If you've been reading the financial press and following Washington's debate over health care reform, you may have run across some scary articles that got your heart pounding and your palms sweating. Well, calm down and take a deep breath. It might not be as bad as you think.

One proposal coming from the House of Representatives would boost the taxes many Americans pay on their income, via a surtax of as much as 5.4 percentage points. That sounds terrible, right? After all, most of us think we pay plenty already.

But bear in mind that the full extent of the surtax may not apply to you. Under the current proposal, only couples with adjusted gross income of more than $1 million would pay the full 5.4-percentage-point surtax. I don't know about you, but that leaves me out. Those earning between $350,000 and $1 million would pay between 1 and 1.5 percentage points more. Those earning less than $350,000 would see no surtax.

The dividend truth
Other articles point out that the tax on most dividends, which was lowered to 15% for most of us a few years ago, could be taxed at rates greater than 40%, if prior tax cuts are allowed to sunset and the surtax is passed. Also, capital gains rates could rise as well. That would indeed be jarring, if true. Look at what it would mean for $70,000 divided between the following dividend-payers:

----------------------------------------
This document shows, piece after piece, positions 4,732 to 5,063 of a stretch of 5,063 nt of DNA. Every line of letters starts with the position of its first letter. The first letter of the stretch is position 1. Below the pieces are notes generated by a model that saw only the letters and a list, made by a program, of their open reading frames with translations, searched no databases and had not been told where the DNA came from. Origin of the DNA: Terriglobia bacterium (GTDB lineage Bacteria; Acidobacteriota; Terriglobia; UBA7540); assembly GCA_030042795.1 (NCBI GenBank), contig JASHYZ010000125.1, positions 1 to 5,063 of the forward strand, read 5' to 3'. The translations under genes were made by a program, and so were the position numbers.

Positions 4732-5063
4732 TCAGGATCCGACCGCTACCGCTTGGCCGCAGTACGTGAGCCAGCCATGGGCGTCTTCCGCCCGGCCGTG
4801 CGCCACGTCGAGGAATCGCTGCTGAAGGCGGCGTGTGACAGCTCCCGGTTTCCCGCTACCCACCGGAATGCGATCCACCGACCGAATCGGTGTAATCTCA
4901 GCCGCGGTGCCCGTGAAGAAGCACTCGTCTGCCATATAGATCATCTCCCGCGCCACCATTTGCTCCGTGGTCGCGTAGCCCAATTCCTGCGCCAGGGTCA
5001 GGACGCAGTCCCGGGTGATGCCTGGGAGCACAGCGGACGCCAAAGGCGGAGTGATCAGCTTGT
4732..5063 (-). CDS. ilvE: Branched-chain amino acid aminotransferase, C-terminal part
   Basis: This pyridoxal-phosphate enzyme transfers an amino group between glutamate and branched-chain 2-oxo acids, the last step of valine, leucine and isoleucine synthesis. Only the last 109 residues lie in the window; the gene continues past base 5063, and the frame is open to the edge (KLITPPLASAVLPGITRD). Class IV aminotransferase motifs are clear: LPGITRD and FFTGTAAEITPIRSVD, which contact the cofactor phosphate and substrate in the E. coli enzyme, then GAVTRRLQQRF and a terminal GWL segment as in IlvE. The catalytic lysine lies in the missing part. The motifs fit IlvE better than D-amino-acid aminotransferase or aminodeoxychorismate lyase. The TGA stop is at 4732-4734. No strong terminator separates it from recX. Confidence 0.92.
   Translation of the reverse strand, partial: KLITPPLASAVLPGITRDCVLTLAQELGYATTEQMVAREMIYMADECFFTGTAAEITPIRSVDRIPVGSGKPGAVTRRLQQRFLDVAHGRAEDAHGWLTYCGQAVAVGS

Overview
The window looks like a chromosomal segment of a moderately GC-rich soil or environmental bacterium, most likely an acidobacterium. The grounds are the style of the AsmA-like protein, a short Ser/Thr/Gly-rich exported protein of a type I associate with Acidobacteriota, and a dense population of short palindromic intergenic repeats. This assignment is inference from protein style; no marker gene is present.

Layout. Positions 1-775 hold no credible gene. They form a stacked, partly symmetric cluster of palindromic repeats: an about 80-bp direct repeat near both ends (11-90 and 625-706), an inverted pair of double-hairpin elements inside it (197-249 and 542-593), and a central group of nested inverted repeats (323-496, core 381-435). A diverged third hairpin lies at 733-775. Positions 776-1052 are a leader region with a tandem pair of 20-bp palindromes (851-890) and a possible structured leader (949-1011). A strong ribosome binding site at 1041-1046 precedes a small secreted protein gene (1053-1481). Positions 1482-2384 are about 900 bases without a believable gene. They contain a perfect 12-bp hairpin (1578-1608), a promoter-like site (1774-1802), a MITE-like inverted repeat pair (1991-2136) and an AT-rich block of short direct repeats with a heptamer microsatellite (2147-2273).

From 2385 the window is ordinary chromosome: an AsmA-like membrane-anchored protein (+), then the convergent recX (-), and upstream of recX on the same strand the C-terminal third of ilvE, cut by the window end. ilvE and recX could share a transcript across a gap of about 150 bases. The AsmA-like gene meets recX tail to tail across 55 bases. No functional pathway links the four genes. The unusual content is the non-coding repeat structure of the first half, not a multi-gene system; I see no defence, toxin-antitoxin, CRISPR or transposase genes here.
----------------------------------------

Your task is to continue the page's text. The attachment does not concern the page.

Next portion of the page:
Company

Recent Yield

Annual Dividend Payment on $10,000 Investment

Amount of Tax at 15%

Amount of Tax at 40%

Total (NYSE:TOT)

4.7%

$470

$71

$188

NYSE Euronext (NYSE:NYX)

4.5%

$450

$68

$180

Nokia (NYSE:NOK)

3.8%

$380

$57

$152

ConocoPhillips (NYSE:COP)

4.2%

$420

$63

$168

France Telecom (NYSE:FTE)

7.8%

$780

$117

$312

Eli Lilly (NYSE:LLY)

5.6%

$560

$84

$224

Coca-Cola (NYSE:KO)

3.3%

$330

$50

$132

Total

 

$3,390

$510

$1,356

Data: Yahoo! Finance.

Wow -- a difference of almost $850!

It's true that those rates could apply to top-bracket taxpayers. But even if Congress does nothing to extend preferential treatment for dividends, most taxpayers are in lower brackets. If you're in the 28% bracket, for instance, the most your dividends would get taxed is 28%. Only those with very steep incomes who would ever pay anything close to 40%.

More importantly, the administration has proposed capping dividend and capital gains taxes at 20%, even for high-income taxpayers. That's a tax increase, but not as big an increase as some fear.

Before you get overly concerned by seemingly scary financial news, make sure you have all the facts. Digging for more details can save you from needless worry.

Learn more about savvy investing in these articles:

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Longtime Fool contributor Selena Maranjian owns shares of Coca-Cola. NYSE Euronext is a Motley Fool Rule Breakers recommendation. Coca-Cola and Nokia are Motley Fool Inside Value selections. France Telecom, Coca-Cola, and Total are Motley Fool Income Investor picks. Try any of our investing newsletters free for 30 days. The Motley Fool is Fools writing for Fools.